DENVER — If sports betting was supposed to make it rain on Colorado's Water Plan, state lawmakers are being prepared for a drizzle.
At a recent Joint Budget Committee meeting, the lawmakers that prepare the state's budget were warned about reduced expectations for the start of legalized sports betting.
Voters in November passed Proposition DD, which legalized sports betting as of May 1, 2020, and taxed the casino revenues at 10%.
It showed up on the ballot after lawmakers passed a bill referring the issue to voters just before the end of the legislative session in early May. As part of that bill, Legislative Council put together a fiscal note, to estimate the cost of legalizing sports betting. That fiscal note stated that casinos could be charged up to $125,000 for a sports betting license that would need to be renewed every two years.
However, the Division of Gaming is in charge of the fee, and not lawmakers. On Nov. 21, the Division of Gaming set the fee for a sports betting license at $2,000.
"With the fee revenue, although it was stated they could charge up to $125,000, the Division (of Gaming) indicated that the fees are not meant to be for profit, it's supposed to be for the actual cost of the licensing process and the background investigation," Joint Budget Committee staff analyst Angela Uhl told the JBC.
That wasn't the only lower number that Uhl informed the JBC about.
Proposition DD asked voters:
Shall state taxes be increased by $29 million annually to fund state water projects and commitments and to pay for the regulation of sports betting through licensed casinos by authorizing a tax on sports betting of 10% of net sports betting proceeds, and to impose the tax on persons licensed to conduct sports betting operations?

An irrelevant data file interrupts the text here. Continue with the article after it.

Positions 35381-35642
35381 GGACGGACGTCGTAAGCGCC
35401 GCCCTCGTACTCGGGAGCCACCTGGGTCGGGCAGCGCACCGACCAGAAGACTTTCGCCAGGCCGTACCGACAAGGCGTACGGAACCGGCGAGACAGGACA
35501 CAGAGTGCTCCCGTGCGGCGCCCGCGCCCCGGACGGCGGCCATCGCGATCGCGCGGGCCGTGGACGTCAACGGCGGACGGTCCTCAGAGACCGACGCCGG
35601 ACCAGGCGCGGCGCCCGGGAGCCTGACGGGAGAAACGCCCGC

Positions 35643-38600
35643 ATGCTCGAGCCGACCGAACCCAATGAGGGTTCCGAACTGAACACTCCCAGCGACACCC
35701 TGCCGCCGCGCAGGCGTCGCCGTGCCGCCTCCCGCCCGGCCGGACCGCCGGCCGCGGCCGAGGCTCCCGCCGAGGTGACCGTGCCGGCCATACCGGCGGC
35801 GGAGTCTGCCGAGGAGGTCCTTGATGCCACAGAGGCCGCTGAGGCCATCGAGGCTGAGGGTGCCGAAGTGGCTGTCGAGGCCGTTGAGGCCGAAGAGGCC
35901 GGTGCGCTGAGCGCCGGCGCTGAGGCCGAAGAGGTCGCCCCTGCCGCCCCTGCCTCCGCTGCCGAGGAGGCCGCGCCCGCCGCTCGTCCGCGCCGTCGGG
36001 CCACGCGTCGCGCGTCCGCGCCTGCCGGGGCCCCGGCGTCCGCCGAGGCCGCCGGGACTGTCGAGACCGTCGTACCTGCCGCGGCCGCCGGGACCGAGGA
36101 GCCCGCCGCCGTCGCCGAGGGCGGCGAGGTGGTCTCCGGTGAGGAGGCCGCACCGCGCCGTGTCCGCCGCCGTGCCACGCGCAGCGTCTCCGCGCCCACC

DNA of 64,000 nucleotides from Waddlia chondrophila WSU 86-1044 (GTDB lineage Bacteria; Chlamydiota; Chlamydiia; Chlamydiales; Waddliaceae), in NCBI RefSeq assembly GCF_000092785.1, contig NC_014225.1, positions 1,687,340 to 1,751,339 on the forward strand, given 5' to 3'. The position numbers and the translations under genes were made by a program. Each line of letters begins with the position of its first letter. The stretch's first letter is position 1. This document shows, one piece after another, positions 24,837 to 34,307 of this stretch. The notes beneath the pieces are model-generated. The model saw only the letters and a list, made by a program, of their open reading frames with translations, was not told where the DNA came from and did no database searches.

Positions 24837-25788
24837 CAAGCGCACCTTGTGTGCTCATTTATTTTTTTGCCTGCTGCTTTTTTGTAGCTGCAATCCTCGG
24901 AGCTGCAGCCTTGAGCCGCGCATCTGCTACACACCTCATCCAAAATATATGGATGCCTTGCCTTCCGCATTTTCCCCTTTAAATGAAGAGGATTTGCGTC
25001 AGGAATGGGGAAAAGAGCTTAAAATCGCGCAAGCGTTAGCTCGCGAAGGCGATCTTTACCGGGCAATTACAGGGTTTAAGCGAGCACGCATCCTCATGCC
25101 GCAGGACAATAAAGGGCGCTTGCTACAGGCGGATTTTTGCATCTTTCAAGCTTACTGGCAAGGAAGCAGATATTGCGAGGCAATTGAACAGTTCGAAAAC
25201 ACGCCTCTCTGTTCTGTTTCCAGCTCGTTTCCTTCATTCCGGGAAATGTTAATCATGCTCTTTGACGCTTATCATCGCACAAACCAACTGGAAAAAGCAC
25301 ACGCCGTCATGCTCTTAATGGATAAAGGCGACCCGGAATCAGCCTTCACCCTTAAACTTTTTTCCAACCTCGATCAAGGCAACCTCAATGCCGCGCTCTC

In a previous Truth Test, we showed how the state's own Blue Book listed the estimated revenue as $16 million a year for the first five years. It turns out that even that estimate may be high.
"Internally, they think, realistically, the revenue might be closer to $1.5 to $1.7 million," Uhl said.
She was referring to the Division of Gaming's preparation for issuing licenses for sports betting.
That $1.5 to $1.7 million revenue estimate is for July 2020 to July 2021. Even if the state collects that money, none of it would go to the Colorado Water Plan.
Proposition DD required money to first pay for the start-up costs, administration and enforcement of sports betting.
The next $130,000 is for gambling addiction services.
Meanwhile, 6% of the revenue will go into a hold harmless fund, which is a pot of money that gambling cities and counties, community colleges and the State Historical Fund can tap into if they can prove they lost money due to a decrease in the amount of money bet on traditional gambling because of sports betting.
The remaining revenue would fund Colorado's Water Plan.
"Any other questions or concerns?" said JBC Chair Rep. Daneya Esgar (D-Pueblo).
"Concerns," said Sen. Bob Rankin (R-Carbondale).
"Concerns, yeah," Esgar said.
"A lot of concerns," said Sen. Dominic Moreno (D-Commerce City).
"The fact that we had a fiscal note that said one thing, when we passed the bill, a lot of numbers that were floating around during the actual campaign for (Proposition) DD, and now the reality of what we're being told are drastically different, so I think we're going to have to have a pretty good conversation with the department (or Revenue) on this one," Esgar said.
According to Sara Leonard, the communications director for the Colorado Water Conservation Board, this isn't going to impact immediate plans.
"None of the goals are changing," she said.
Leonard said state lawmakers must allocate Colorado Water Conservation Board funding, so it wasn't in the budget to be spent yet.
"It takes time to create a legal, sports betting marketplace," said Rep. Alec Garnett (D-Denver).
Garnett sponsored the bill to ask voters to legalize sports betting. He doesn't believe the ballot language, or the legislative estimates, misled voters.
"It's not going to be magic from 'Day One,' but we're slowly going to move in the right place," Garnett said. "People just want to know that the mob's not going to come in and take over. They want the regulatory process to work."
Garnett also doesn't believe this will impact future attempts to ask voters for additional tax revenue.
"It's hard, period. But, I think, what people wanted to know is where is the money going to go? Is it going to go to greedy politicians like Alec Garnett at the state Capitol or is it going to go to protecting Colorado's water, something that generations of Coloradans are going to need?" Garnett said. "It's not so much the dollar amount, as the source of where it's actually going."
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